Bedside Manner: Dystopian Dreams
Gilded Age Gossip Girls and the second coming of Upton Sinclair
By Melanie Haupt,
9:14AM, Mon. Mar. 7, 2011
As a full-time graduate student, freelancer, mom, wife, and dilettante hobbyist with a Facebook problem, I don’t do as much reading (of books) as I used to. I try to alternate my guilty pleasures (YA lit) with headier, more literary fare. Funnily enough, when I corralled all of my in-progress titles, I saw a pleasing balance among them.
The Luxe by Anna Godberson – recommended to me by one of my students in my Women’s Popular Genres class at UT. We were wrapping up our discussion of Wharton’s The House of Mirth and this book came up as we talked about other representations of Manhattan’s monied elite, like Gossip Girl (which I’ve heard referred to as “Edith Wharton’s Kiddie Korner”). I haven’t actually started reading it yet, but it is the first in a YA series (of course) following two young Gilded Age socialites behaving badly.
Blog Theory: Feedback and Capture in the Circuits of Drive by Jodi Dean – I’m completing my dissertation on how women mediate Big Food via novels, cookbooks, and blogs. Not sure if it’ll make it into the final version, but interesting reading nonetheless. Not really suited for wind-down time, tho.
The Handmaid’s Tale by Margaret Atwood – Don’t tell the people who will be awarding me my PhD here in the next few months, but I haven’t read this yet. I KNOW. Shameful. My book club just finished The Passage by Justin Cronin (which was simply amazing, plot holes and reliance on tired tropes notwithstanding) and my friends said that certain parts reminded them of The Handmaid’s Tale. So, I plucked it from my bookshelves (I purchased it at Half Price Books a few years ago with the intention of finally correcting this grievous gap in my education) and put it in the stack where I could see it.
Free For All: Fixing School Food in America by Janet Poppendieck – This came out last year, at the height of the discourse about school lunch reform (the Child Nutrition Reauthorization Act was passed late last year). I’m only a few chapters in (Mrs. Q at Fed Up With Lunch chose this book for her virtual book club), but am already finding it really important and moving. She charts the long, political history of America’s school lunch programs and examines school lunch from every angle: nutrition, marketing, environmental concerns and so on.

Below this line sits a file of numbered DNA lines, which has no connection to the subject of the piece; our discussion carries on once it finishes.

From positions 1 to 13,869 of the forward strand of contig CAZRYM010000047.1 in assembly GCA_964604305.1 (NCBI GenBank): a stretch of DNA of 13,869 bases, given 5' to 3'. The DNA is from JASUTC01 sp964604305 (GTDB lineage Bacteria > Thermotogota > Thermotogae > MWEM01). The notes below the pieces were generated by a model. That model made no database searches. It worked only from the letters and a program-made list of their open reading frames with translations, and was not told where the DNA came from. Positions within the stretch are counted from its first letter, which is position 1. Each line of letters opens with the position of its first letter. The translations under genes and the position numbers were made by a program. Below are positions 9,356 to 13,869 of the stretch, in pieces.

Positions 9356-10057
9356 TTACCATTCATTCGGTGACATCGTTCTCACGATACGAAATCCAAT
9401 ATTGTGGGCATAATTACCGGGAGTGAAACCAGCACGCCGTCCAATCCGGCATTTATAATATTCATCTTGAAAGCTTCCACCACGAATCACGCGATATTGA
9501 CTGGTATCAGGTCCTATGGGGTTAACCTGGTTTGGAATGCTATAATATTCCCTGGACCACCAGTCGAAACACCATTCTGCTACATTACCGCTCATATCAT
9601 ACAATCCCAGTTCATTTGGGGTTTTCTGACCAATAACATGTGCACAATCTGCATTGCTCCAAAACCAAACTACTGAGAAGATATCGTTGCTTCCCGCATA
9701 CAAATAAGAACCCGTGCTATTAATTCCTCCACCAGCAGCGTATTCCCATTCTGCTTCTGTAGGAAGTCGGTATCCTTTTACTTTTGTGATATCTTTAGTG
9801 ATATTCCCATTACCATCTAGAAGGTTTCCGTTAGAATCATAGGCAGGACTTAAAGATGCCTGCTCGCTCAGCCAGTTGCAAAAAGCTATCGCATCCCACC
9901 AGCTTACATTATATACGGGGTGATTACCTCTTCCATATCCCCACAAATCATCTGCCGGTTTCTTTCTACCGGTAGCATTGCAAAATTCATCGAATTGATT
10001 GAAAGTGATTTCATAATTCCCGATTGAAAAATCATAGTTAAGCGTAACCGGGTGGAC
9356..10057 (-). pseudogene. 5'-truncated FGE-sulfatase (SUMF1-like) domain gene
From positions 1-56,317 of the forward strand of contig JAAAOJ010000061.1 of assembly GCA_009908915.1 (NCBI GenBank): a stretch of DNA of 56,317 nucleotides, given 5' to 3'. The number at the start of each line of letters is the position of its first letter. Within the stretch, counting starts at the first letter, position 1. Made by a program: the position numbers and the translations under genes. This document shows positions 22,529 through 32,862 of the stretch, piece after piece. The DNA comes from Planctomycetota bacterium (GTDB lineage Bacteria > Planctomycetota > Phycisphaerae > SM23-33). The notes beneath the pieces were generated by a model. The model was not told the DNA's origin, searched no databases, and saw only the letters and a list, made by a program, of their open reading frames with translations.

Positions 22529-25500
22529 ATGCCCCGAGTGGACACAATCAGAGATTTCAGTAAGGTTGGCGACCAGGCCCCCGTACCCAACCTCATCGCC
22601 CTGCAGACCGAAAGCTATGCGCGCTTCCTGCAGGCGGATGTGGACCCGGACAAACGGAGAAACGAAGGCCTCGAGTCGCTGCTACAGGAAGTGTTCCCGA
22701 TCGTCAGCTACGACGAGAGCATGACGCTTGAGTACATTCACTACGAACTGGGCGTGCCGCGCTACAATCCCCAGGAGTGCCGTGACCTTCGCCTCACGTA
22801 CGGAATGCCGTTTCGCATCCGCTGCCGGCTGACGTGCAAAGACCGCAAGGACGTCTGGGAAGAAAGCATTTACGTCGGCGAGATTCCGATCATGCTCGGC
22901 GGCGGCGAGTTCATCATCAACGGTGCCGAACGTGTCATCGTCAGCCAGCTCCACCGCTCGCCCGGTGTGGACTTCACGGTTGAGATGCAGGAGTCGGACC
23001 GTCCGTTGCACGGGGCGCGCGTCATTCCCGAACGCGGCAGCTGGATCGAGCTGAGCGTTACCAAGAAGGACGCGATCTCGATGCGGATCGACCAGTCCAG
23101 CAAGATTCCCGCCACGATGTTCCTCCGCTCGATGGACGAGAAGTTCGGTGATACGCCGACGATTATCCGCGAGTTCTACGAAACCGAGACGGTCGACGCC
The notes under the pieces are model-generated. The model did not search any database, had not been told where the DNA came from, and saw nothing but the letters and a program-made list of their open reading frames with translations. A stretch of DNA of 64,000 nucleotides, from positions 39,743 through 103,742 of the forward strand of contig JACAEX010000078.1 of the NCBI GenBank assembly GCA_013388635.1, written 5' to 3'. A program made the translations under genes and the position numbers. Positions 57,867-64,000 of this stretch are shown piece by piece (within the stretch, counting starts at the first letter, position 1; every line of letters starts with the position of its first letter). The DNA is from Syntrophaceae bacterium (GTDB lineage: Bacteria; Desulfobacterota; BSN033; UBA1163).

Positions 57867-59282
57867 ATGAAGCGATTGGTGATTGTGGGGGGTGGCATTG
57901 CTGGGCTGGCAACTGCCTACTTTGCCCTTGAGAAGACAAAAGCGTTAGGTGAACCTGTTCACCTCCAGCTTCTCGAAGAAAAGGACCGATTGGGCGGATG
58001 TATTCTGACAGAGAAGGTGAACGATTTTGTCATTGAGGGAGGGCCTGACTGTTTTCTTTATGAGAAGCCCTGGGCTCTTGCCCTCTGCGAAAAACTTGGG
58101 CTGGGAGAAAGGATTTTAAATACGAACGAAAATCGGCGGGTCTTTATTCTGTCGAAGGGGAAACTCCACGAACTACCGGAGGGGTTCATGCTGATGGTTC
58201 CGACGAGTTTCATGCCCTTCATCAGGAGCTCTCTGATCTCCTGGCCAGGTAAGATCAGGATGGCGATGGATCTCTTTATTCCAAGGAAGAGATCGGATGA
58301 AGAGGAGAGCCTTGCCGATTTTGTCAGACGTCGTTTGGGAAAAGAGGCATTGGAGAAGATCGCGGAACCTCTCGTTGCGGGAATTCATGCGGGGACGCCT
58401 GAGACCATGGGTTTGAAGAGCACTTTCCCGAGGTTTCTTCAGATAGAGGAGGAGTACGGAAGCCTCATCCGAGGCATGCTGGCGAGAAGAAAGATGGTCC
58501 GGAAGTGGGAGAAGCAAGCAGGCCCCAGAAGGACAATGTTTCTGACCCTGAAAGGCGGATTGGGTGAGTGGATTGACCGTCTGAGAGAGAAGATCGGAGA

Matched by Ally Condie – Our latest book club selection. After this, The Passage, and The Hunger Games trilogy, I either need to write a paper on food and reproduction in dystopian fiction or maybe give up dystopia altogether. The plot is pretty simple: Cassia gets matched to her best friend Xander like well-bred pups in their futuristic society. Or does she? Condie badly telegraphs the narrative arc of her yep, trilogy, in this first installment (the followup, Crossed, comes out in November 2011 and the third book in November 2012), but it’s a pleasant-enough read. It’s pretty refreshing to be 300 pages into a book and know that you’re near the end, rather than have just hacked through the prologue.
Down below: 1-2-3 Magic: Effective Discipline for Children 2-12. I’m pretty ambivalent about parenting books, but this method has been helpful in managing youthful intransigence and tantrums.
In Defense of Food by Michael Pollan. I think I’m sort of over Pollan. Three years ago, I thought he was the second coming of Upton Sinclair, but now I just think he’s a big fat sellout.
An extremely old issue of Brain, Child magazine. I don’t even know what it’s about. Maybe working mothers? I think I might have been too busy to read it.
Kimberley Jones, June 22, 2016
Brandon Watson, June 22, 2016
Jay Trachtenberg, April 21, 2017
March 20, 2020
Feb. 14, 2020
Bedside Manner, dystopian fiction, Matched, Ally Condie, In Defense of Food, Michael Pollan, Free For All: Fixing School Food in America, Blog Theory: Feedback and Capture in the Circuits of Drive, The Handmaid's Tale, The Luxe, Anna Godberson, Janet Poppendieck